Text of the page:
To see this compatibility, we must reject the idea of "free will" as uncaused cause. Whatever comes into existence must have a cause. Only what is self-existent from eternity--God--could be uncaused or self-determined. The commonsense notion of liberty is power to act as one chooses regardless of the cause of the choice. Human freedom of choice is not freedom from nature but a natural freedom to deliberate about our natural desires so that we can organize and manage our desires through habituation and reflection to conform to some conception of a whole life well lived. This is how Aristotle understood "deliberate choice" (proairesis)
Similarly, Darwin believed that "every action whatever is the effect of a motive," and therefore he doubted the existence of "free will." Our motives arise from a complex interaction of innate temperament, individual experience, social learning, and external conditions. Still, although we are not absolutely free of the causal regularities of nature, Darwin believed, we are morally responsible for our actions because of our uniquely human capacity for reflecting on our motives and circumstances and acting in the light of those reflections. "A moral being is one who is capable of reflecting on his past actions and their motives--of approving of some and disapproving of others; and the fact that man is the one being who certainly deserves this designation is the greatest of all distinctions between him and the lower animals."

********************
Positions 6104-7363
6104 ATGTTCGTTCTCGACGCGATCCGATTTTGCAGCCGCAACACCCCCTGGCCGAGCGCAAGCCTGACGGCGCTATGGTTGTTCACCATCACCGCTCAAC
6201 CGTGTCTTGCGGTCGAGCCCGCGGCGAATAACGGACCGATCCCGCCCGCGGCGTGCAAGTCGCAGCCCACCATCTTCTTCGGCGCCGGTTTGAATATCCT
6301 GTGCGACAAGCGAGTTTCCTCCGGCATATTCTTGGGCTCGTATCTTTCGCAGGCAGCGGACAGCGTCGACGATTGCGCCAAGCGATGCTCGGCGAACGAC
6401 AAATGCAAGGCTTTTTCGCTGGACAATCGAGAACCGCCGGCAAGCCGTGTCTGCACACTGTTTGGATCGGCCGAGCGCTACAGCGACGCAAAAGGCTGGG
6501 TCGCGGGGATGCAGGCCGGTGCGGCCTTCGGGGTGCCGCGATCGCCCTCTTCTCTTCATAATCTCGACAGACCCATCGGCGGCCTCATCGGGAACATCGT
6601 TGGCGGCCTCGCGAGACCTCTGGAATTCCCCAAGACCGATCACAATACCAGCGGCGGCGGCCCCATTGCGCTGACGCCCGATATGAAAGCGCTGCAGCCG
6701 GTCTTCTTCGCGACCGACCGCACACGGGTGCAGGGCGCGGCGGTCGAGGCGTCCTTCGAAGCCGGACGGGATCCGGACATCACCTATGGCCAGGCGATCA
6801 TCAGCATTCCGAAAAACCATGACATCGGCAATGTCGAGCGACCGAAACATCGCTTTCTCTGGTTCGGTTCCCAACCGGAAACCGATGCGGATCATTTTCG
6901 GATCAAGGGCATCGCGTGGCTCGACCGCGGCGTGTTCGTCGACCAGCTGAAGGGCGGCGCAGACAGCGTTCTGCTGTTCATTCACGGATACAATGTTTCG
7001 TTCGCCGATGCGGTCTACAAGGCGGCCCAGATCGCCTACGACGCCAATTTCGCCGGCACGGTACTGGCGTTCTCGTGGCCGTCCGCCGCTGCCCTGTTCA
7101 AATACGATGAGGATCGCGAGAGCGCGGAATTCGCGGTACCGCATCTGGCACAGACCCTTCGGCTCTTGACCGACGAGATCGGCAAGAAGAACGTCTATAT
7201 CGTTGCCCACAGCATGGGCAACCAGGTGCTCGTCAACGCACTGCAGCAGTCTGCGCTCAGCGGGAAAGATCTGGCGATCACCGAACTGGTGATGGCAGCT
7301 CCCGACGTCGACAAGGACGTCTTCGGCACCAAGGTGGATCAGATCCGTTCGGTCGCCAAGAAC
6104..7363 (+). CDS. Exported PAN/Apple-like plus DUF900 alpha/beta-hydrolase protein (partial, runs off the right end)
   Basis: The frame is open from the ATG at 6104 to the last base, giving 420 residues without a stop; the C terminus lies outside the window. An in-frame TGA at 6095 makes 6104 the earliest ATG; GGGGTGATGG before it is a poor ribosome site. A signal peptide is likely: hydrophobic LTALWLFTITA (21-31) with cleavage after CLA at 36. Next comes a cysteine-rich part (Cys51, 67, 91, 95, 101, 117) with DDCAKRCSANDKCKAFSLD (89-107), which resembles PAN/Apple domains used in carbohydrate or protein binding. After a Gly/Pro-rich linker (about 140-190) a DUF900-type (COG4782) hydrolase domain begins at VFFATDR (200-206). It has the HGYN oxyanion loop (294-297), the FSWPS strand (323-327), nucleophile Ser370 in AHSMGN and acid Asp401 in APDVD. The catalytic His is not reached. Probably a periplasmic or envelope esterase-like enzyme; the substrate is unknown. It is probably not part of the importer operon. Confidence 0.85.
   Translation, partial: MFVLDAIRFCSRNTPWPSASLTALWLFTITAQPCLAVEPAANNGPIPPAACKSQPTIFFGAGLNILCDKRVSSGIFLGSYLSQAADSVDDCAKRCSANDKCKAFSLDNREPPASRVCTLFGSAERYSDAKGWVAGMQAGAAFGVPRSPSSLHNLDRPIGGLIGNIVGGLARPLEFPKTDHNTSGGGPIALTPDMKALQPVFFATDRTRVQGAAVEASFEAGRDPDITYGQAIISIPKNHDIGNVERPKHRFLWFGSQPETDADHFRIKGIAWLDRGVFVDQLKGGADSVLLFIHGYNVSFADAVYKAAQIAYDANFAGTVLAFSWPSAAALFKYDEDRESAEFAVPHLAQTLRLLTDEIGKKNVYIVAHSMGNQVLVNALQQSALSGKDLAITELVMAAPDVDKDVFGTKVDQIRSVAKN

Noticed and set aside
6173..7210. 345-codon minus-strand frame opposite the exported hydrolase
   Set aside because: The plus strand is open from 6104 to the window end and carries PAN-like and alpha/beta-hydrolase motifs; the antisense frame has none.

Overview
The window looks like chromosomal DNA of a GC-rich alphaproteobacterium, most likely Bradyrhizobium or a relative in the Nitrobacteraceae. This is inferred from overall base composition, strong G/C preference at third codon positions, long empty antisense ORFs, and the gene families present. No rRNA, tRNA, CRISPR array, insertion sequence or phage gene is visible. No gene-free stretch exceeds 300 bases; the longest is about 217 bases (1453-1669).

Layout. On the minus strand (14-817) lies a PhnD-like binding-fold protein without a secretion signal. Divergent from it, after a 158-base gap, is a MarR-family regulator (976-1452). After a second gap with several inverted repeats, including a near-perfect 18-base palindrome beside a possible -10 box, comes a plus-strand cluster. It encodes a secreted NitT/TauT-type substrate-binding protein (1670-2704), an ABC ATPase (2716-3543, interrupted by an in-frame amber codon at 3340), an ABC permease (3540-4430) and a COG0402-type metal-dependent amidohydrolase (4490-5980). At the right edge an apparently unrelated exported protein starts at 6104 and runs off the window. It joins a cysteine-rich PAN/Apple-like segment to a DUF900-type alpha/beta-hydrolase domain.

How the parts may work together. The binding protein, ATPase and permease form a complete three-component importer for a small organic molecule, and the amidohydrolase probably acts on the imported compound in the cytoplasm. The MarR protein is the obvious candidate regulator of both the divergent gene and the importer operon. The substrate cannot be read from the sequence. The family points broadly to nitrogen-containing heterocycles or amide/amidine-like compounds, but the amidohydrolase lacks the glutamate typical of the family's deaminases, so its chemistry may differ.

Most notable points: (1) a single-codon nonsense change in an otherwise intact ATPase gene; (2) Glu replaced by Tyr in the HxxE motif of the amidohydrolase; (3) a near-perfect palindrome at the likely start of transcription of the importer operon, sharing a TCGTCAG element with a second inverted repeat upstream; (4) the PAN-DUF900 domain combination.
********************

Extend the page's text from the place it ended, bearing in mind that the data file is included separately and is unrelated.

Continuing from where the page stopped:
If we understand moral responsibility in this way, and see this as the conception of responsibility assumed in the law, then neuroscientific research on the natural causality of the brain is no threat to moral and legal responsibility. Stephen Morse--a law professor at the University of Pennsylvania Law School who specializes in psychology and law--has laid out the case for this conclusion based on a "compatibilist" view of moral choice.